Also, anybody interested in doing a Bolly-blog meet up Saturday Feb 12th in London, do get in touch!
Now, I posted the Filmfare winners yesterday and can I just say... KARAN JOHAR FOR BEST DIRECTOR?! ARE YOU KIDDING ME?!
With that out of the way... gossip!
* Different industry folk give their prescription for reinvigorating Bollywood.
Give directors credit:
Someone has to be there to ask hard questions, someone who knows that you can’t tell a 5-minute story for two-and-a-half hours. Audiences do ask: Is this a new story? That answer is absolutely in the hands of the director. We’re now realizing that directors matter. Stars sell seats, but the directors keep people in them. If 3 Idiots wasn’t a good script, Aamir (Khan) wouldn’t have held the audience. They came for Aamir, they stayed for (director) Raju Hirani.
* Read a great article on the life of a junior artiste!
The 2,000-plus members of JAA enjoy privileges such as assured work, preference over background models and no fixed retirement date. When they retire, they can transfer their membership to family members. Sitaram Devji Kadam has been part of the film industry since 1974. And though most of his income comes from assisting Lekraj in managing actors, the 57-year-old has not given up his JAA card yet “because you never know when it comes in handy”.
* Are we entering a new era of Marathi films?
Ravi Jadhav's Natarang skilfully reinvents the ingredients of the Tamasha genre that had touched the nadir over the years. Atul Kulkarni plays a peasant who is a passionate devotee of folk theatre, dreams of forming his own troupe and writing his own plays where he would play the king. His search leads him to a dilemma: he has to recast himself as the effete nachya, adopting feminine wiles and emasculating his muscular masculinity. The emotional and social price he pays for his commitment is a saga of tragedy and triumph. Atul Kulkarni, one of the best actors of his generation, is vibrant, poignant and intense in the role of a lifetime.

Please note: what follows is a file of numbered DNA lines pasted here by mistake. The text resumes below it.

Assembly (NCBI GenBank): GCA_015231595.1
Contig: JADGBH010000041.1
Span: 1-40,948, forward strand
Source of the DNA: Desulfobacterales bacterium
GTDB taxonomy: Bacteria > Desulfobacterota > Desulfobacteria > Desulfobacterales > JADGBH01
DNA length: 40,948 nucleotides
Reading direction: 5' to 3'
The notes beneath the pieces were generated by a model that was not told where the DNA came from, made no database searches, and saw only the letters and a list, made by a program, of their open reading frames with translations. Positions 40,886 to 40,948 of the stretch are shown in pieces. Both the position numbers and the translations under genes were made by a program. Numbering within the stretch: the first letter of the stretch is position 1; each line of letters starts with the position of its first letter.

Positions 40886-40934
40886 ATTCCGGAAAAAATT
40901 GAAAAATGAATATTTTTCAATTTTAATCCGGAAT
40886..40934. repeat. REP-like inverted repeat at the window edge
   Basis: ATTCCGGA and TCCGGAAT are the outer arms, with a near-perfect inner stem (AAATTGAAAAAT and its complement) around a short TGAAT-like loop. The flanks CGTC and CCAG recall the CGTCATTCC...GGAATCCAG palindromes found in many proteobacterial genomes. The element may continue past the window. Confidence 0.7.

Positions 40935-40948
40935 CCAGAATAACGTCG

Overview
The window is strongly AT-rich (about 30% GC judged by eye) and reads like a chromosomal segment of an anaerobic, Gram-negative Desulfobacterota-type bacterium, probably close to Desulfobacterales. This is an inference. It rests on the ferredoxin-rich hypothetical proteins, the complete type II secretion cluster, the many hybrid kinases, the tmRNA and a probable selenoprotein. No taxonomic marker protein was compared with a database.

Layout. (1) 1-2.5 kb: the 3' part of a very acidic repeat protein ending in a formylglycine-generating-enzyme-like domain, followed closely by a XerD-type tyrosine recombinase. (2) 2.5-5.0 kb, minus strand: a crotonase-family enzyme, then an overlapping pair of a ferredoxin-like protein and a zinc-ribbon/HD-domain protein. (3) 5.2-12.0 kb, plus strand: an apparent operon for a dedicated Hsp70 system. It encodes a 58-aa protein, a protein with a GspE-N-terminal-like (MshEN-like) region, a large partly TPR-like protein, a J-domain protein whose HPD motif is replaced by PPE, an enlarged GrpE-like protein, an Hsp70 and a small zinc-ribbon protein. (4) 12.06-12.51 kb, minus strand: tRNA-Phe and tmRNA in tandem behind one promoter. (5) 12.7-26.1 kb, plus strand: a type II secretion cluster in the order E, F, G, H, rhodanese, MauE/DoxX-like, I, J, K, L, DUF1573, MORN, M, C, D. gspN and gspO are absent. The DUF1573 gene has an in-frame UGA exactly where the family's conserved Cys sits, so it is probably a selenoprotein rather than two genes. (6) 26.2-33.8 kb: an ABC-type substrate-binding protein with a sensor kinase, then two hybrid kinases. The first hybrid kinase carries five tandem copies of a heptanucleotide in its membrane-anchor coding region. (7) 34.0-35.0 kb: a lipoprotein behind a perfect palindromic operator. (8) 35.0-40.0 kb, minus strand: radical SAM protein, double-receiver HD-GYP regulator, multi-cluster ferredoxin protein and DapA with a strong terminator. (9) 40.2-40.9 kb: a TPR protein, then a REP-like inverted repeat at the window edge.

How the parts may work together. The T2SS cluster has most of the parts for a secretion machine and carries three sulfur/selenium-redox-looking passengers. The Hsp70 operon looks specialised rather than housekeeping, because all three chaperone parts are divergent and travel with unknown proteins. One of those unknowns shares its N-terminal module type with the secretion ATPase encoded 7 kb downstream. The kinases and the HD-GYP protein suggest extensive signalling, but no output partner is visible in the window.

* There is a new book coming out on Pyaasa.
* Somebody was killed over an argument over Sheila Ki Jaawani.
* Anushka Sharma was initially scared of Rishi Kapoor.
"His (Rishi's) demeanor was such that he was very intimidating. But I realised that actually he is a very cool person. He cracks lots of jokes and used to keep pulling my leg all the time," Anushka told IANS in an interview.
"Later on, the ice was broken, but initially I was very scared because he comes across as a very strict person," she added.
* And read a nice piece about her BBB character.
The Kakkarness that Band Baaja Baaraat’s Shruti exhibits is exactly what makes her so endearing, and one of the most alive young women in recent Hindi cinema. Kakkar’s college kid uniform is kurta-jeans-jhola-scarf, assembled more for function and casual comfort rather than scoring fashion points. She may well be brand-aware but has neither the time nor inclination to acquire a fake ElVee bag or accent: what she really, really wants is to start something of her own, make something of herself.
Burn on that accent line... referring to a certain Piggy Chops perhaps?
* Read a nice interview with Shaan:
A person who shakes a leg to "Zor ka jhatka" at a disc doesn't care about its picturization in the film. He enjoys and downloads it because of the merit of the song. But producers don't want to part with the revenue that they earn from this. Composers and lyricists have to make do with pittance. I don't blame composers who are not natural performers but are now taking to doing stage shows because they need to earn money. Yahan par loot maar chal raha hai.